subscribe: Posts | Comments

Frank talk about ‘Sex Tips’ with playwright Matt Murphy


Lab Theater has enjoyed the honor and pleasure of performing the first licensed production of Sex Tips for Straight Women from a Gay Man. Crafted to emulate a university seminar and book talk, the show provides frank and insightful tips and recommendations for the boudoir and beyond that you’ve always been curious about but a little afraid to discuss in private, never lone in public. And playwright Matt Murphy credits his wife with providing the structure for the play.

“I got the idea to do a faux sex tips seminar to break the taboo of talking about sex in a group setting,” Murphy relates. “But I had no idea where to come up with the tips. When I shared the idea with my wife, she told me about a book she and her friends has passed around in college called Sex Tips … from a Gay Man. So I googled it and there it was, the best title I’d seen since Menopause the Musical. You can’t say it without making people laugh. The title evokes laughter and immediate interest.”

In fact, the Uber driver had a good laugh on the way to theater from Murphy’s hotel.

Matt immediately contacted the book’s publisher, who put him in touch with the authors.

“I told them I didn’t know what I was going to do, but I wanted to take their title and tips and put them into a show somehow. They were all for it. They had quite a bit of success when the book came out and there had been some interest from both the television and film industries. But nothing had panned out. So they were happy to see another iteration of the book.”

Published by Harper Collins in 1997, the book actually preceded the initial episode of Sex in the City, a rom-con that resonated with female viewers like few shows had before, or after. But unlike Sex in the City, Sex Tips for Straight Women from a Gay Man has stood the test of time. Today, Sex in the City is subject not only to the criticism that it’s a story about four cisgender white women blind to their own privilege and sense of entitlement, it was plagued by disconcerting homophobic and transphobic tropes and slurs.

Sex Tips suffers from none of these infirmities because Matt Murphy kept the emphasis on humor as he explores the pervasive embarrassment experienced by both men and women when the conversation turns to the specific acts that do and don’t give them physical pleasure. These are concerns that cross racial, ethnic, demographic and economic divides.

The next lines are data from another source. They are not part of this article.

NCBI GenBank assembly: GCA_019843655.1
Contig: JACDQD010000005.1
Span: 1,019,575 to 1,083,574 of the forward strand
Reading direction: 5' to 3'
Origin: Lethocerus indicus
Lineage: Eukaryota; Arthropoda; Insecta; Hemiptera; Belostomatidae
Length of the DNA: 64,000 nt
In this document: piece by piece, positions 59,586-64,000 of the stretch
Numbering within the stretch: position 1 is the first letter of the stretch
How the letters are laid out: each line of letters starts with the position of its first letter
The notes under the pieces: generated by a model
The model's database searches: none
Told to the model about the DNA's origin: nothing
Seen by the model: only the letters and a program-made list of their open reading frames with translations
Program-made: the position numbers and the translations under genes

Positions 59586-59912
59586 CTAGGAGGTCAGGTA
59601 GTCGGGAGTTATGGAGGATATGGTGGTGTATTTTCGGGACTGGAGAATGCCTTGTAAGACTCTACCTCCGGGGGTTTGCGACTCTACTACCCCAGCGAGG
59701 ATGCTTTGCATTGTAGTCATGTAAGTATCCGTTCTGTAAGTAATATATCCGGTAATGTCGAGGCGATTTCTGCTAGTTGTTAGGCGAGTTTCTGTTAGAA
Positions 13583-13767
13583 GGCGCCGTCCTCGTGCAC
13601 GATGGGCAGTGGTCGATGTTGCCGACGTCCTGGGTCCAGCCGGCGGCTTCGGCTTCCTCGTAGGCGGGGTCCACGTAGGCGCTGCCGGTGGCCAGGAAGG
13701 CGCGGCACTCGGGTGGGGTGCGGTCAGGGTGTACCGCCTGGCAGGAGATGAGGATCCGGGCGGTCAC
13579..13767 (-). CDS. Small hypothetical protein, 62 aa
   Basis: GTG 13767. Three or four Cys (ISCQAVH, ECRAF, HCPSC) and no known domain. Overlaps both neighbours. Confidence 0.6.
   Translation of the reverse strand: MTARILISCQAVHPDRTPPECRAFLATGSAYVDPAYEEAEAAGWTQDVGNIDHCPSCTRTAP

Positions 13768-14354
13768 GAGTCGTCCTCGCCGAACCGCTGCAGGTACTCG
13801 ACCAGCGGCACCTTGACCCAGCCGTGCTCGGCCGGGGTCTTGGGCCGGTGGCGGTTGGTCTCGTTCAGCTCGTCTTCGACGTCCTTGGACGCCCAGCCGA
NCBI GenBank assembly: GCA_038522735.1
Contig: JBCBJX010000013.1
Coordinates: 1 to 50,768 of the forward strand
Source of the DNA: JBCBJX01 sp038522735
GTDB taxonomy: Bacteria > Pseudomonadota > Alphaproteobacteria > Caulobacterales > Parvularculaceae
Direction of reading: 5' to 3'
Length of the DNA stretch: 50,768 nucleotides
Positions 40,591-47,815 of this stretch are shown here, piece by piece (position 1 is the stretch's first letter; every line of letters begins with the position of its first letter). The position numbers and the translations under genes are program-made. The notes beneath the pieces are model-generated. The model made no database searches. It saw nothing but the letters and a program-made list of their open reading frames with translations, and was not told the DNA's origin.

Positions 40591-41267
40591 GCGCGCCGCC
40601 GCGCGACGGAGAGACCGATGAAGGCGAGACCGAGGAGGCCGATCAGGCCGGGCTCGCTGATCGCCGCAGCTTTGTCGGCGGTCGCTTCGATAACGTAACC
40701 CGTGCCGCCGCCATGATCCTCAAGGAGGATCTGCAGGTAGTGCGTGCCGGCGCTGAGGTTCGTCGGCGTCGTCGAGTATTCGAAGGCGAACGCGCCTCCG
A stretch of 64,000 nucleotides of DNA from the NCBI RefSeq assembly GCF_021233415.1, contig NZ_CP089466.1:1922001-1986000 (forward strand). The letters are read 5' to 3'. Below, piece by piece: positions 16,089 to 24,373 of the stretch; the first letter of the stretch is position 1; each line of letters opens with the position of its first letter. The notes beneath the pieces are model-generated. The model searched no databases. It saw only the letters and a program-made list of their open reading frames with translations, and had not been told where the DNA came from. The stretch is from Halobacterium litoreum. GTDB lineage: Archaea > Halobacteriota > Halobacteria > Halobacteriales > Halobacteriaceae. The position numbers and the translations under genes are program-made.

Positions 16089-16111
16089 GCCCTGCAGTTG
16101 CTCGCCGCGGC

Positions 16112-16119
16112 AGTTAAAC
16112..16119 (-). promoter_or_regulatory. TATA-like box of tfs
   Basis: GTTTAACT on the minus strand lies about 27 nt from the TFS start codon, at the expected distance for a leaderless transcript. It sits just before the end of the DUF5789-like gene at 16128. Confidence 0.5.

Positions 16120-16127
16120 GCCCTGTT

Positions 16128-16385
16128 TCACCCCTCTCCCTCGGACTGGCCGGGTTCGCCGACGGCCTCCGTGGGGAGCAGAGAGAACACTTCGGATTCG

The play deals with sex in a frank, direct yet charming manner that parallels Murphy’s own personality.

“If we’re at a dinner party with a new couple, I’ll toss out a slightly inappropriate comment – with just enough charm and wit to make sure that it’s not lewd – as a way to disarm the room and get us beyond small talk, so we can talk about something that’s a little more real. I’m kind of good at reading the room and being able to change the atmosphere for the better. And that is what I’m trying to do with Sex Tips in a fun way – to carry everyone along with that energy without making anyone feel too uncomfortable.”

The play also resonates because of the characters Murphy creates.

First and foremost, his gay character, Dan Anderson, comes across as authentic, convincing and disarming.

Dan [Anderson] and Maggie [Berman] wrote [their book] in the first person, so my character evolved organically from the tonality in the book. We didn’t want to do an exaggerated gay character, a two-dimensional caricature of what a gay man is or is like. We worked very hard to make sure we didn’t fall into that trap. And one of the reasons why people relate to the show is because they believe that Dan is a real human being.”

And in that context, his understated manner, dry wit and feigned incredulity make him just the kind of guy you’d want to knock back a vodka sodas (whether your preference is Absolut Rainbow, Smirnoff Love Wins or Skyy).

Robyn is a winning character as well.